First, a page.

One heartbreaking account was of a person starting in a new team and “willing the faces in the Zoom squares to become their friends.” But they didn’t. In fact, no one except the lead person got to speak. There were too many people in the meeting and the approach was information sharing rather than collaboration. We will lose our sense of belonging if we do not connect to our teammates. No one builds relationships over Slack. We know that people put more of themselves into a job if they feel like they are part of something, part of a team, part of the organization.

We will lose our company culture. New hires who start in remote roles do not get to live the culture. You and I know that interacting with people behind the screen is not the same as in person because most online meetings or chat groups are transactional.

Out of sight, out of mind

New hires don’t get to know their colleagues which resulted in 34% less peer recognition for them compared to in-office counterparts. People have reported being forgotten and therefore not being invited to important meetings. They are not part of vital conversations.

For more experienced professionals, Amy Sanchez said, “In all transparency, the work from home phenomena has had a higher negative impact on career progression because we don’t have the same ability to build relationships and management is not making a lot of changes to org structure (unless it’s to let people go) because there’s so much uncertainty about the future,”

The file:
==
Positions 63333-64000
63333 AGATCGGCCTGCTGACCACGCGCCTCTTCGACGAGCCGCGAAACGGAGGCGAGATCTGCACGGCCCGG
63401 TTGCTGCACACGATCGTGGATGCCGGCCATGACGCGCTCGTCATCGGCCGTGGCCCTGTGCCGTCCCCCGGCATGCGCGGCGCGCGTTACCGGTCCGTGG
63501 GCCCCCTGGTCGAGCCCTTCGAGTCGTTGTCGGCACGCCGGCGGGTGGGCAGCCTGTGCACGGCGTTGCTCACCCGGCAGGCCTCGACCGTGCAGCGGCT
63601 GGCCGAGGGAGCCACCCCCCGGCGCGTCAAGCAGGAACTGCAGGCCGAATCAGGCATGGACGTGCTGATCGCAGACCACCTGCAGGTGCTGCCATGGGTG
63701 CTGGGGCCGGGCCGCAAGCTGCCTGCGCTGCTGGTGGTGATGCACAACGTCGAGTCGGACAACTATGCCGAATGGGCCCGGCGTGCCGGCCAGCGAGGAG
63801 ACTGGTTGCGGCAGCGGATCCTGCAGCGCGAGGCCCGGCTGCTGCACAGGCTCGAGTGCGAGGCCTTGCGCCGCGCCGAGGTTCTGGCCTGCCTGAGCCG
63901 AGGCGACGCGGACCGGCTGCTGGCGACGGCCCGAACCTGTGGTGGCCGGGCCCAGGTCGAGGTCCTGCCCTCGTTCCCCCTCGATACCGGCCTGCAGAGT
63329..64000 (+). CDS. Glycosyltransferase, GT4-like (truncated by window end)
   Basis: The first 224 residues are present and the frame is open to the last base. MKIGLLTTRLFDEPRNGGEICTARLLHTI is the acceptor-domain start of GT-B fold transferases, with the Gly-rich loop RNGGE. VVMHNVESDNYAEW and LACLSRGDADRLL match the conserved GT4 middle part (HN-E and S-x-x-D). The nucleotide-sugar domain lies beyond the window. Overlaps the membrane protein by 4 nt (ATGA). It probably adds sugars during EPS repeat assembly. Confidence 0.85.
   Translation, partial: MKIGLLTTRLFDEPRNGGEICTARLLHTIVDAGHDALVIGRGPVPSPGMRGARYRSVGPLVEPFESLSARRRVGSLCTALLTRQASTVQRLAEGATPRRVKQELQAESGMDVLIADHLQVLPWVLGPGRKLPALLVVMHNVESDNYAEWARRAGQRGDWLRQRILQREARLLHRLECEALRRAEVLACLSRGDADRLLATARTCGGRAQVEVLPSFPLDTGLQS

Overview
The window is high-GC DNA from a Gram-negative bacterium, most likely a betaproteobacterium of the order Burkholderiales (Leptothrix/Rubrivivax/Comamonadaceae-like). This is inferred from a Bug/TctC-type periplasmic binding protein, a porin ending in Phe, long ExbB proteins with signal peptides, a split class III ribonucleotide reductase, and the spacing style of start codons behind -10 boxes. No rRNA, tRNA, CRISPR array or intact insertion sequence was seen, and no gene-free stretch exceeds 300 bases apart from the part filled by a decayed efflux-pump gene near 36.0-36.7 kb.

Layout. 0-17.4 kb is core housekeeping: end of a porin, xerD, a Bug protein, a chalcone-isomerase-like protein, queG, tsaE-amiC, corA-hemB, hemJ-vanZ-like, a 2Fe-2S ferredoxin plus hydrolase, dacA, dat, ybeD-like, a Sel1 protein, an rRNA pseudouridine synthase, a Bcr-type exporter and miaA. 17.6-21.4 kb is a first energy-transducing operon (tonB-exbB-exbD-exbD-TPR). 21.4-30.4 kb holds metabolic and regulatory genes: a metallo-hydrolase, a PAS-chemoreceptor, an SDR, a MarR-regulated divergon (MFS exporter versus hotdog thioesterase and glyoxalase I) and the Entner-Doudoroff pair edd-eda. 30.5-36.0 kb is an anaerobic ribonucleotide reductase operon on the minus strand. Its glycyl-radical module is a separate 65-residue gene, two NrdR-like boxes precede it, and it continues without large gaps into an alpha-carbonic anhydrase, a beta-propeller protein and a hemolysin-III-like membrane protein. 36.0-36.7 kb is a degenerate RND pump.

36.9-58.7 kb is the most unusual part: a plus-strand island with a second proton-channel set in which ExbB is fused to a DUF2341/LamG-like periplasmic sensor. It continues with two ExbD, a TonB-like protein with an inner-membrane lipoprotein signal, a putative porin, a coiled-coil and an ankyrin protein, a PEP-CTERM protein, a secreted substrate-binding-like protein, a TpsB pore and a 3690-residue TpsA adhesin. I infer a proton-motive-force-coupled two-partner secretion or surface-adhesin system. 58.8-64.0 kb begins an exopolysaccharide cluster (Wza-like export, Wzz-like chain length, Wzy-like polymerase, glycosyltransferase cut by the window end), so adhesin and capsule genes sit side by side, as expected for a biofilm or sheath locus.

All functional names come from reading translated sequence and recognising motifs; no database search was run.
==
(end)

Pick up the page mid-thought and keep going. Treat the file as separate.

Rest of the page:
I am supposed to know this

Most research points to people being more productive from home, but who are these people. If you dig a little deeper, it is those with more experience. They know the job, they know how to achieve results and so the time saved from commuting and the office distractions, all make for a ripe environment to be more productive.

But on the other side of this coin, you have the inexperienced youth. Most of what I have read and gathered through conversations, is that they are too afraid to ask for help. They believe they should know this. They got hired into a job and so they should be able to do that job. But they don’t, not yet. They don’t ask and so in some cases, weeks go by without them completing a task and without anyone helping because no one knows that this person doesn’t know what to do. It’s a vicious cycle. Where is the support, and how do we learn from each other?